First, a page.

Mr. Speaker, listening to the hon. member's comments on his idyllic lifestyle of the past, he talks about something that my generation has not experienced in a large way, and that is the one wage-earner family. For my children and the next generation, we have and will have more and more highly educated young people who, when they get married and start a family, will both need work to make ends meet.
The hon. member's point of view is a thing of the past. The Cleavers are now a rerun. The parents in a two wage-earner family are working sometimes more than one part time job to make ends meet, working more and earning less, with all the expenses they have, the higher housing costs and those kinds of things. The government's budget is based on spend first and then get a rebate but these families cannot afford to do that so they are left out. They find themselves having to scramble to make ends meet.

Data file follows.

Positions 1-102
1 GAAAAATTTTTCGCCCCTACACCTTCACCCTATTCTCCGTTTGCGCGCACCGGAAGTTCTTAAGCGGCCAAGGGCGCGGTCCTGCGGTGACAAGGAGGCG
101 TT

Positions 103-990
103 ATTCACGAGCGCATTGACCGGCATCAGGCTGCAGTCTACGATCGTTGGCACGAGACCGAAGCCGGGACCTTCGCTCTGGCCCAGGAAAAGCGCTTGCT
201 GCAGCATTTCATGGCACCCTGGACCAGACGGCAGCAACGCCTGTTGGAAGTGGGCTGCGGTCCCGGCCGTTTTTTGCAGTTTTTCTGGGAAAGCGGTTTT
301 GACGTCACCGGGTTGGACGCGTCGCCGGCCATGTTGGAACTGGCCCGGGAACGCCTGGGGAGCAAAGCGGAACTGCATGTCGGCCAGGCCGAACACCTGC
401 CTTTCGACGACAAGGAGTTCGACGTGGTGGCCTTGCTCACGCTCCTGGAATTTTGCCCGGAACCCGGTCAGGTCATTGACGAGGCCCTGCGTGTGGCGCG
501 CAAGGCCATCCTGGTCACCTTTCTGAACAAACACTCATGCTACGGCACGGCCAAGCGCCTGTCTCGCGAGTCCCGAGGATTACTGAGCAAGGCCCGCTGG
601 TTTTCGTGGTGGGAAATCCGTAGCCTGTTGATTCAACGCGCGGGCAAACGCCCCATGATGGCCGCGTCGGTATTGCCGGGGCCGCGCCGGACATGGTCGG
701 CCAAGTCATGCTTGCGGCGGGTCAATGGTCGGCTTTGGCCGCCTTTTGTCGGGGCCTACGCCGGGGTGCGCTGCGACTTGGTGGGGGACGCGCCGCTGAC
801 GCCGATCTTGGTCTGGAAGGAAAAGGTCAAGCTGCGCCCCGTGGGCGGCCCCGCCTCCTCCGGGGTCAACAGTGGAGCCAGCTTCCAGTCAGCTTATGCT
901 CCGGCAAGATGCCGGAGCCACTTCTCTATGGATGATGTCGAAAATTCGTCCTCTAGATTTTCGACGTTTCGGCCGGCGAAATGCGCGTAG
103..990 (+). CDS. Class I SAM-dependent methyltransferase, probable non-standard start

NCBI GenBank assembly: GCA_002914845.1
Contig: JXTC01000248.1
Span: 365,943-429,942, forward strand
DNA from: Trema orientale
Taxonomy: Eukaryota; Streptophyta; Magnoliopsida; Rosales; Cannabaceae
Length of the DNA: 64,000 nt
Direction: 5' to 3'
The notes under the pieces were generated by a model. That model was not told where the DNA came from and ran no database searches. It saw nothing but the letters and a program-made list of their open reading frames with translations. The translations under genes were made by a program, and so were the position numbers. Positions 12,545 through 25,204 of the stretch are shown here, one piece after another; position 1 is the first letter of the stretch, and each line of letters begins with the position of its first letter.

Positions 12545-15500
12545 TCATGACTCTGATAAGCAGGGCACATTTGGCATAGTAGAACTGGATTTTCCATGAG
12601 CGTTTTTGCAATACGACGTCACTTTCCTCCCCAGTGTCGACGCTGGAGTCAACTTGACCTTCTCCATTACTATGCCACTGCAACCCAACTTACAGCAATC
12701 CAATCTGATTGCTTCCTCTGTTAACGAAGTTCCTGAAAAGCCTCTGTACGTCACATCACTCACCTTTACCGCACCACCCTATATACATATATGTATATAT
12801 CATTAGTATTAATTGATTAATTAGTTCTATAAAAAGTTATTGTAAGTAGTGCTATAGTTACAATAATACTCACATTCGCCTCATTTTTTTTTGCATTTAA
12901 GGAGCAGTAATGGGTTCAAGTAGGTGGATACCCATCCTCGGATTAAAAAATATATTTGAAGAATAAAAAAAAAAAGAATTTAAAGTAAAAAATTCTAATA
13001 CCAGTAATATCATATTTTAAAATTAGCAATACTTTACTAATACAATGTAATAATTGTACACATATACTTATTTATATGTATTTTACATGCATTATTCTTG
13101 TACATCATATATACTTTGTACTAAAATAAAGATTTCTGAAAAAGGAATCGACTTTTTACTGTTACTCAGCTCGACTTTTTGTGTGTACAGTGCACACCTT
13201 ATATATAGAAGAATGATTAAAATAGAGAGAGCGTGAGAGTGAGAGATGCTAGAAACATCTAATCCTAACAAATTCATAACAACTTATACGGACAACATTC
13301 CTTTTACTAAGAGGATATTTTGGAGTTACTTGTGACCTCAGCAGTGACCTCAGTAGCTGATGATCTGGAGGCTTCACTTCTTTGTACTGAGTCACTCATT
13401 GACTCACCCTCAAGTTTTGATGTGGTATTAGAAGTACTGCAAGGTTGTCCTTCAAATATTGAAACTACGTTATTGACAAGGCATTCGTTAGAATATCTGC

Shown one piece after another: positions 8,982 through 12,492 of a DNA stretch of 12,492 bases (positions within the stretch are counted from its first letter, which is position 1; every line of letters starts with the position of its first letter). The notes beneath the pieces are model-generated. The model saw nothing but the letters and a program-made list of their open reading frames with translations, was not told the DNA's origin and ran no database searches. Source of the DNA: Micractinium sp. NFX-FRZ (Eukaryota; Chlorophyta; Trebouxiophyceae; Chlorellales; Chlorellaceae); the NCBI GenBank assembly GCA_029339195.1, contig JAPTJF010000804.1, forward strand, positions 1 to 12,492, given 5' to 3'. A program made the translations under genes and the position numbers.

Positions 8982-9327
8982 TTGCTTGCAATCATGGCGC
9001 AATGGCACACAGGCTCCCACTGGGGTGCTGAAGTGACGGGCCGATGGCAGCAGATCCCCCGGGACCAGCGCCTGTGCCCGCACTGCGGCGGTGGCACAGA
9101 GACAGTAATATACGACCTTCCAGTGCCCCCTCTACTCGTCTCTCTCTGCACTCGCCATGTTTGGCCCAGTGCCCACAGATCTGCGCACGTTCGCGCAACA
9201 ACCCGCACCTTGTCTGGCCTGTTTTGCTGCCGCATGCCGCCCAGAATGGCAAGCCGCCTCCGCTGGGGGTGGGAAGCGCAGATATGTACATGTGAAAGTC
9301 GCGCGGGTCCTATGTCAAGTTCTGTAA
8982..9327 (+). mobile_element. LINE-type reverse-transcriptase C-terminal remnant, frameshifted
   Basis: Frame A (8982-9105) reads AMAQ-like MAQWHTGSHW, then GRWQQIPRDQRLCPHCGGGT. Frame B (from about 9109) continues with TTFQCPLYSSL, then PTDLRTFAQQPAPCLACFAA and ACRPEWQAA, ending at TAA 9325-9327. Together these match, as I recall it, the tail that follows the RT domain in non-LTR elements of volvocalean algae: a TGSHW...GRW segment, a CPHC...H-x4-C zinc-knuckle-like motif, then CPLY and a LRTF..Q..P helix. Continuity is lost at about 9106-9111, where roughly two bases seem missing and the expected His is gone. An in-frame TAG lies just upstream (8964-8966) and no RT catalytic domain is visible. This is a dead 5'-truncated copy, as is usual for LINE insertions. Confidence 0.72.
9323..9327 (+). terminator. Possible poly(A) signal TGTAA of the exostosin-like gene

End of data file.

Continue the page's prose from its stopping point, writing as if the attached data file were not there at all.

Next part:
I am just wondering why this budget did not include a national child care program that was affordable and that would be accessible to families, instead of this $100 a month that gets cut off when a child turns six; a national housing program that would help make housing more affordable for ordinary Canadians; and free prescription drugs for ordinary families.
In their election campaign the Conservatives talked about having a catastrophic drug plan and about home care for our seniors who would rather be in their own houses living in dignity, and yet we have seen nothing. I am wondering why the budget did not include those kinds of supports.